Every religion has a calendar of holy days it uses. Most religions overlap in their observances, as they are usually tied to planting or harvest, and various symbols that illustrate the changing of the seasons. Wicca is no different, and you will find the major holidays are close to, or overlap, with the common holiday calendar.
The Wheel of the Year is the name of the Wiccan calendar; it refers to the cycle of sacred days throughout the year, and is another foundation of the Wiccan faith. Much of this calender is tied in, and corresponds with, the phases of the moon, the equinoxes, and solstices. Activities typical to each season are also represented: planting, harvest, or the dormancy of winter, for example.
Sabbats (Major Holidays)
There are eight major holidays to the Wheel of the Year. These days correspond to the equinoxes, solstices, and sacred days -- such as the new year. Many of these holidays may correspond to the mainstream holiday calendar, which was also historically tied to the solstices and activities of the seasons. Different paths may alter the names a bit to reflect their chosen pantheon, or other symbolic meaning. The names used here are the most common. Here is the calendar:
Yule: This is the day of the winter solstice, usually around December 19-22. It is the shortest day of the year and corresponds to the return of the Sun being up longer. In ritual, this is when the goddess gives birth to the god, thus beginning the cycle of rebirth: winter turning into spring, and then summer. This holiday includes many of the commonly known "Christmas" decorations -- trees, ornaments, candles, and the Yule log.
Imbolc: This falls on February 2 and is the next sacred day, but doesn't correspond to any specific astrological events. Rather, it is the continuing celebration of the goddess giving birth to the god. Imbolc is a celebration of Her successful recovery and movement into a period of growth. These themes of new birth, growth, and fertilization make Imbolc a common time for initiations, or re-dedication to one's chosen path.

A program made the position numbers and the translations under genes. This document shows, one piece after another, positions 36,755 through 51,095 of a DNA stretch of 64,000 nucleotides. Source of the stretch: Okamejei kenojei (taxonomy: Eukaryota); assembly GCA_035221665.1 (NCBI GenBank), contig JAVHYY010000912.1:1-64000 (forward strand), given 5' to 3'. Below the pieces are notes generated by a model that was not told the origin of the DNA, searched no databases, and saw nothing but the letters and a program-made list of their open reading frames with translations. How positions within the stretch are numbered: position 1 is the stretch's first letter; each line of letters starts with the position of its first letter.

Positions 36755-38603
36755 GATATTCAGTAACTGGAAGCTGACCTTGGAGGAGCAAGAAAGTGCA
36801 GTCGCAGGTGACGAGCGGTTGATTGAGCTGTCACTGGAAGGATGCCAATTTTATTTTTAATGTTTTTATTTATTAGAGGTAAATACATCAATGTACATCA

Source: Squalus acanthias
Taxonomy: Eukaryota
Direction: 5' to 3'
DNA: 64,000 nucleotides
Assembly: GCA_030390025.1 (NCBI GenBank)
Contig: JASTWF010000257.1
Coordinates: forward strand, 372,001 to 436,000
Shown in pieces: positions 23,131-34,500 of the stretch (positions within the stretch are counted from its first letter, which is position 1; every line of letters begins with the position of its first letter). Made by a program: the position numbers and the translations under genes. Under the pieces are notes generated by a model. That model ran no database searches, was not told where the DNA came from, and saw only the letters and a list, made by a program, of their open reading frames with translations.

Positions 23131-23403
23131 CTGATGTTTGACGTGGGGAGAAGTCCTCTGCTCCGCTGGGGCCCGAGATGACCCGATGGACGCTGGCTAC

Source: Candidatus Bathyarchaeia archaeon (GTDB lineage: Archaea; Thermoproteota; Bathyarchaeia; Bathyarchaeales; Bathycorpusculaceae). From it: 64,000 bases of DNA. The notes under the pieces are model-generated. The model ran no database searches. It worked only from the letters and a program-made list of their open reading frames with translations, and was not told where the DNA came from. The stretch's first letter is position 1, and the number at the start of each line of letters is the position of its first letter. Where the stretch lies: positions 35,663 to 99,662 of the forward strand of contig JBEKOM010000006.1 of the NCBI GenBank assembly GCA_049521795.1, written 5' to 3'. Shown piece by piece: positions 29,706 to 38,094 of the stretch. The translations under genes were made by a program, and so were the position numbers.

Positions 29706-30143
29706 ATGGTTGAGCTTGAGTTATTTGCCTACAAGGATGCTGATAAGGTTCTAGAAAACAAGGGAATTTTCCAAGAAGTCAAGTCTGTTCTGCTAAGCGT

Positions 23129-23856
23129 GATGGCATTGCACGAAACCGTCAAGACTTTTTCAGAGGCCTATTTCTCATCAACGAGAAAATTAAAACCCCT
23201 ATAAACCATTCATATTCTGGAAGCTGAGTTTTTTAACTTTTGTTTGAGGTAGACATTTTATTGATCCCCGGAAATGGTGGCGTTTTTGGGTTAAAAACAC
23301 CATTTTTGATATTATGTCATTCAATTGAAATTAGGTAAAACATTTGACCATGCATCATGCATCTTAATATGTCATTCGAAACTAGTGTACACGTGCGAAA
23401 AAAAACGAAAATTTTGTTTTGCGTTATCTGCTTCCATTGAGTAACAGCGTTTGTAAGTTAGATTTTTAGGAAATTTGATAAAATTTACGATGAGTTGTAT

Ostara is the spring equinox,, usually falling around March 19-22. Ostara is a solar festival, oriented toward the beginning of the planting season and the coming of spring. Here, the goddess is the maiden, and the god is in the prime of his youth. They begin their courtship here; as the earth begins to bloom so does their relationship. Symbols of this holiday are eggs, flowers, or suns - anything that welcomes spring.
Beltane: Coming with the start of May, Beltane is the celebration of god's growth from youth into manhood. He is the consort of the goddess. Here, the themes of sexuality and fertility come into play. Rituals may include dancing the May Pole, or deepening your relationship with your own consort.
Litha is the summer solstice, usually falling between June 19-22. The goddess is pregnant, which is reflected in the bountiful fertility of the earth; the flowers are in full bloom, and everything is in full swing. This is the longest day of the year, and is symbolically marked with fire. Weddings, partnerships, consummations are all common to this day when the power of nature is at its peak.
Lughnasad: This is the festival of the first harvest on August 1. Plant life is beginning to fade as its fruits and seed become ripe for harvest. The god, too is dying, and at the same time germinating inside the Goddess to be reborn anew as the cycle continues. Symbols of this day are symbols of the harvest season, bread, corn, cornucopias.
Mabon is the fall equinox, between September 19-22. This is the completion of the harvest season, where day and night are equal. The fruits of the harvest are celebrated, as are the seasons that have come before. Here, the god is preparing to leave his old body and be reborn to the goddess.
Esbats (Minor Holidays:
Esbats are celebrations of the full moon; there are 13 full moons per year. Esbats are days to deepen your relationship with the goddess, perform magick, or develop your practice.The full moon contains a power that is useful for strengthening your relationship to your path.
Much of this calendar follows closely with the mainstream holiday calendar we all know, as the turn of the seasons has always been noted. Many Wiccans also choose to still include holidays like Christmas in with their practice -- not for the religious aspects, but for ease in remaining integrated with family. Some also keep their holidays on the same day as mainstream holidays so that they get the same days off from work and school. Workplaces and schools can be hesitant to make allowances for Wiccan holidays, and the practitioners themselves may not be public about their religious choices. The fluid and accepting nature of the Wiccan faith understands and allows for this, as it does not require its practitioners to be tied to a dogmatic calendar system. Keeping with both calendars is really up to the practitioner and how they choose to integrate the mainstream in with their path.